I noticed that banks seem to fail on Fridays. Every bank failure in 2008 failed on a Friday.
It gives the regulators a chance to take over the institution over the weekend so it’s back to business on Monday.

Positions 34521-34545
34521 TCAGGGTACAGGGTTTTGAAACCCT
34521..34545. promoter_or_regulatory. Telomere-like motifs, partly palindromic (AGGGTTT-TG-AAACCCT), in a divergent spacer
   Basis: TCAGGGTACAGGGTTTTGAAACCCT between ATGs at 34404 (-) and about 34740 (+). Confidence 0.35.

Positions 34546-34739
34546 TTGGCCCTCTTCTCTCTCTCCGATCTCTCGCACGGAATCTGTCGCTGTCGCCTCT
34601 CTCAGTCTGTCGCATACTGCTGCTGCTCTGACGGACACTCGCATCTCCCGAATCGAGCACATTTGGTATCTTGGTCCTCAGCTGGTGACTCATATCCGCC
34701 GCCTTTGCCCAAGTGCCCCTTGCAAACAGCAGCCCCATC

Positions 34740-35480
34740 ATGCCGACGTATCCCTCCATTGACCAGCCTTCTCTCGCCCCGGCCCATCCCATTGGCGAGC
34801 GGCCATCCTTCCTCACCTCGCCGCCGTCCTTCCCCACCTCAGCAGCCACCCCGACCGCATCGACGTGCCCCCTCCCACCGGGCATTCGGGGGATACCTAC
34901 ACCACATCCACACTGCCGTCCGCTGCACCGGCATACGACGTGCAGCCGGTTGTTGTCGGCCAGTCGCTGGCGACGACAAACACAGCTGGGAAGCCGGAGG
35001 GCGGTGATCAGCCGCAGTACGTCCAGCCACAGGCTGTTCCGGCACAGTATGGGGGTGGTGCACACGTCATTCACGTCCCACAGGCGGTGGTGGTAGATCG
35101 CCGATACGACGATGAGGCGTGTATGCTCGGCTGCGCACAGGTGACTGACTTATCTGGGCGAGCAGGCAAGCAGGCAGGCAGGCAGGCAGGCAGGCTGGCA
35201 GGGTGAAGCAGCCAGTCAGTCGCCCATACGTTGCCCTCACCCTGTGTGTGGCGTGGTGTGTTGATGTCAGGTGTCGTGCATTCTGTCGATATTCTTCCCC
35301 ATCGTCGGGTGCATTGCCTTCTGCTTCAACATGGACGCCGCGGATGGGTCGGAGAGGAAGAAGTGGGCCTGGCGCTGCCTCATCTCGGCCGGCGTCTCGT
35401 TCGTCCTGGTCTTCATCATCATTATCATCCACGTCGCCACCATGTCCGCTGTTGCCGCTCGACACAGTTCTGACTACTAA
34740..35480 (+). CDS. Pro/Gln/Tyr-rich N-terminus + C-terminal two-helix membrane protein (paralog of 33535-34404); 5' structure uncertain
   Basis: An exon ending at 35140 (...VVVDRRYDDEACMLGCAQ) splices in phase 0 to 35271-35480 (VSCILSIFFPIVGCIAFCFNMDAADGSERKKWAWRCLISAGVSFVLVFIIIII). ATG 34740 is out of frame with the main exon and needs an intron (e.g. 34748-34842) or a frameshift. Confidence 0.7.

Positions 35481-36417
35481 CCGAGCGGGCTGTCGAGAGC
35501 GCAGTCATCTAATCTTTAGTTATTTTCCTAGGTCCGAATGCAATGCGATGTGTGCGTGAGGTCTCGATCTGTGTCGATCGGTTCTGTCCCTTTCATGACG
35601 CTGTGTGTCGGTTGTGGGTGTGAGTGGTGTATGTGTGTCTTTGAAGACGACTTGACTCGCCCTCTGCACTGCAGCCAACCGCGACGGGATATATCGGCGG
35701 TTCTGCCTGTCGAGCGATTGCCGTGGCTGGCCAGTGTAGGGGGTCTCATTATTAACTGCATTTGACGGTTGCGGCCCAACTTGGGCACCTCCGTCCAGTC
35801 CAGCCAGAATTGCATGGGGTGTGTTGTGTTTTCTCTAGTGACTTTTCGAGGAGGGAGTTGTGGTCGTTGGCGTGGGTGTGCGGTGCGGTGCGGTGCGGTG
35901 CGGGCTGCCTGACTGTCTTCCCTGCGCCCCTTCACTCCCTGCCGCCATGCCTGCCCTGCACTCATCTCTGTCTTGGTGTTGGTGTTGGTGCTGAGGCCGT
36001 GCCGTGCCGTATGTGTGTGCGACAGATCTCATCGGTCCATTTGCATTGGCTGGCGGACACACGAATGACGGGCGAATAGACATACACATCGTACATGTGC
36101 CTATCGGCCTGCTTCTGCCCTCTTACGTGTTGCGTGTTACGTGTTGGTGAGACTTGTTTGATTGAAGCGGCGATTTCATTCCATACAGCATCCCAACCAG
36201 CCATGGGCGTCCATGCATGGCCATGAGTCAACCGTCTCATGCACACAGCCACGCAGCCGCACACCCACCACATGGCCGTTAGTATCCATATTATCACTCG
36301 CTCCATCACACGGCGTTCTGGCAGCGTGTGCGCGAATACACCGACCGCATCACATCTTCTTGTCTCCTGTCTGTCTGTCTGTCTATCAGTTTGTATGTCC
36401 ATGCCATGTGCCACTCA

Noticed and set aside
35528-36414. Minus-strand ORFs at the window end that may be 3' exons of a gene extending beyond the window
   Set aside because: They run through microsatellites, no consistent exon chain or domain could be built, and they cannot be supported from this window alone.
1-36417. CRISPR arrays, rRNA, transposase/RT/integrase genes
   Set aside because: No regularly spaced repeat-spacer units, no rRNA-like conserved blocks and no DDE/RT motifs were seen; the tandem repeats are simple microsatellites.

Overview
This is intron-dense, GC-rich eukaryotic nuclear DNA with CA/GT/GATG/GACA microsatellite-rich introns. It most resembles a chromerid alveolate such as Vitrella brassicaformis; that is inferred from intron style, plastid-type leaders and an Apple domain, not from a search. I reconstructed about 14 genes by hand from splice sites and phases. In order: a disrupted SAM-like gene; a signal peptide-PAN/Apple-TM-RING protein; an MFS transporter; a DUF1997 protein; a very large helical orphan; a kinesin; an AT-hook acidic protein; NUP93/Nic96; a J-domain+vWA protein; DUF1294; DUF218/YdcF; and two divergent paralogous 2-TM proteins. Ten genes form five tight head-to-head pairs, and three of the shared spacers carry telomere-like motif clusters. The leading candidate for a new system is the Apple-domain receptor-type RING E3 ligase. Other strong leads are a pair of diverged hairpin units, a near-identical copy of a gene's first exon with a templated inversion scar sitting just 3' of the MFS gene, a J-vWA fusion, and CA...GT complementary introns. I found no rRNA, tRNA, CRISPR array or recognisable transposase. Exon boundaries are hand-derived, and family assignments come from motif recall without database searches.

On the Friday of a typical takeover, the FDIC arrives on-site with a large team to manage the transition. (When a large bank fails, this might include upward of 100 people.) The team has two main priorities. First, it must figure out which customers’ deposits are insured and which are not. This can be a tangle, since customers can sock away money in a variety of accounts to ensure that their deposits fall under FDIC-insured limits. The second priority is getting the bank ready to open under new ownership by Monday. That involves discarding any material with the old bank’s name on it—like posters, cashiers’ checks, and marquee signs—and putting the new bank’s paperwork, advertisements, and employees in place. Specialists from other departments, such as facilities, human resources, IT, public relations, and accounting, round out the FDIC’s team. Officials once even hired a hypnotist to help a bank employee remember a vault code.